UPDATE: Florida State, Seminoles coach Jimbo Fisher and the accuser’s family released statements after Meggs’ press conference, and are both below.

From the accuser’s family and attorney, Patricia Carroll of Dade City, Fla.:

“The victim and her family appreciate the State Attorney’s efforts in attempting to conduct a proper investigation after an inordinate delay by the Tallahassee Police Department.

“The victim in this case had the courage to immediately report her rape to the police and she relied upon them to seek justice.

“The victim has grave concerns that her experience, as it unfolded in the public eye and through social media, will discourage other victims of rape from coming forward and reporting.”

From Florida State president Dr. Eric Barron:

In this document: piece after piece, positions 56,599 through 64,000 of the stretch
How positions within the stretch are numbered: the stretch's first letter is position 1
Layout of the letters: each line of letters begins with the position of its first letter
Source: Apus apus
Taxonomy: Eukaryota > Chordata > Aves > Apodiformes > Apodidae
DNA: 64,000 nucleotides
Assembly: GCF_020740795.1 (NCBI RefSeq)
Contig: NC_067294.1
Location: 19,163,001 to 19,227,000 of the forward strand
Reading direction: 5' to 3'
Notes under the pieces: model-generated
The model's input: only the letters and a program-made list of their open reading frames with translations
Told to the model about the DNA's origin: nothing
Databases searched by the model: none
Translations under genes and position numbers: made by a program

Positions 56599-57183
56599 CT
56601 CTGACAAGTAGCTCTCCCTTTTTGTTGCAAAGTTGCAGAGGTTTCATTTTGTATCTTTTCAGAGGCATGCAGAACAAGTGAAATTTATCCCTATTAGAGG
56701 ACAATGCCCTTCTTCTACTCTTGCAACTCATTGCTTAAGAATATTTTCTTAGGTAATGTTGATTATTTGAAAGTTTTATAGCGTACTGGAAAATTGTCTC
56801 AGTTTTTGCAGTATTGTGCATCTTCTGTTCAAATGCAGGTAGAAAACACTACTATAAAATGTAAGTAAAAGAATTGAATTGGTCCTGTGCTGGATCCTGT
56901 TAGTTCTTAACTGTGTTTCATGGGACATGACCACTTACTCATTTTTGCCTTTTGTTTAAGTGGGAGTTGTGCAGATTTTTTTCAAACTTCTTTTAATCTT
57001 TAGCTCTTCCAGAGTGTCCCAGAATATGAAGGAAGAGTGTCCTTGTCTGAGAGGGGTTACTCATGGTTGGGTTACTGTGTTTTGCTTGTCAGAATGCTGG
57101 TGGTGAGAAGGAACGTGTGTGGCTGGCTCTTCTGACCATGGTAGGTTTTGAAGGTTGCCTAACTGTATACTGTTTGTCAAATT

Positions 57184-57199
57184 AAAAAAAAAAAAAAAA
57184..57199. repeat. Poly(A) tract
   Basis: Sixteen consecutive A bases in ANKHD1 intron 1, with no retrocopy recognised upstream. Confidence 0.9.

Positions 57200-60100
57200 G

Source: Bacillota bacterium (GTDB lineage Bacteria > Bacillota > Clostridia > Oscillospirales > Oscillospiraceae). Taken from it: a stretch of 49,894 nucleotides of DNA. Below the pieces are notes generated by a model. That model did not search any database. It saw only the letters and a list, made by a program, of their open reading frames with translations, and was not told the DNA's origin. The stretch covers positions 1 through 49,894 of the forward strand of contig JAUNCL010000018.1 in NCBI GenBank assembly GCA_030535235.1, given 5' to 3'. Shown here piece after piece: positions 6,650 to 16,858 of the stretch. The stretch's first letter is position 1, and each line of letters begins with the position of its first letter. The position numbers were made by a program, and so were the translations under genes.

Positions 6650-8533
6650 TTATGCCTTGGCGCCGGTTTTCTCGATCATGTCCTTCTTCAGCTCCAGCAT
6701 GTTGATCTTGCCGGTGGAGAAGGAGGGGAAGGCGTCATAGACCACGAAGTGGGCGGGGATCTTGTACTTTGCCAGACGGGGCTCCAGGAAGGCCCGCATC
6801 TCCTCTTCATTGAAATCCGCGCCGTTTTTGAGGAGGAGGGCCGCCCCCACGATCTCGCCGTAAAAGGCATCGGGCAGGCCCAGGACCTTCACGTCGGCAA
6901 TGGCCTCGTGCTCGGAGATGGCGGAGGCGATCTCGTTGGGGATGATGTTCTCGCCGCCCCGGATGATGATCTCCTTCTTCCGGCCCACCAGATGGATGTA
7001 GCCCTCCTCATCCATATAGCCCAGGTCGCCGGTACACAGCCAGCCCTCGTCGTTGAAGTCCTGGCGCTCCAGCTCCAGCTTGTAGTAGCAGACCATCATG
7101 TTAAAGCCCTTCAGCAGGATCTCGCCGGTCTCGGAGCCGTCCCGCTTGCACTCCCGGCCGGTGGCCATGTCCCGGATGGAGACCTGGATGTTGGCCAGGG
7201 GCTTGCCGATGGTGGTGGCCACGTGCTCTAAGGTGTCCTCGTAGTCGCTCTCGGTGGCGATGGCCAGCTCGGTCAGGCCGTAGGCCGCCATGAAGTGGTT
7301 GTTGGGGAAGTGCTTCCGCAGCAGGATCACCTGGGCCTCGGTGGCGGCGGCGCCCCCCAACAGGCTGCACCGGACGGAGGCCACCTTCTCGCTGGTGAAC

“Recent weeks have provided a painful lesson, as we have witnessed harmful speculation and inappropriate conjecture about this situation and the individuals involved. As a result, we have all been hurt. A respect for the principle of due process is essential to the integrity of our community. Our commitment to each and every one of our students is unwavering and will remain our priority.”

From Florida State coach Jimbo Fisher:

“As you might imagine, I was pleased to hear that the State’s Attorney’s Office exonerated Jameis in the matter. I’m not going to answer any questions about the situation, but I would like to point out that our community and our university are blessed to have really good people in place to review matters like this. I know Jameis is pleased he can focus on being a student at a great university and he’s excited about helping our team achieve its goals this year. Right now, we’re all looking forward to what we have in front of us on Saturday.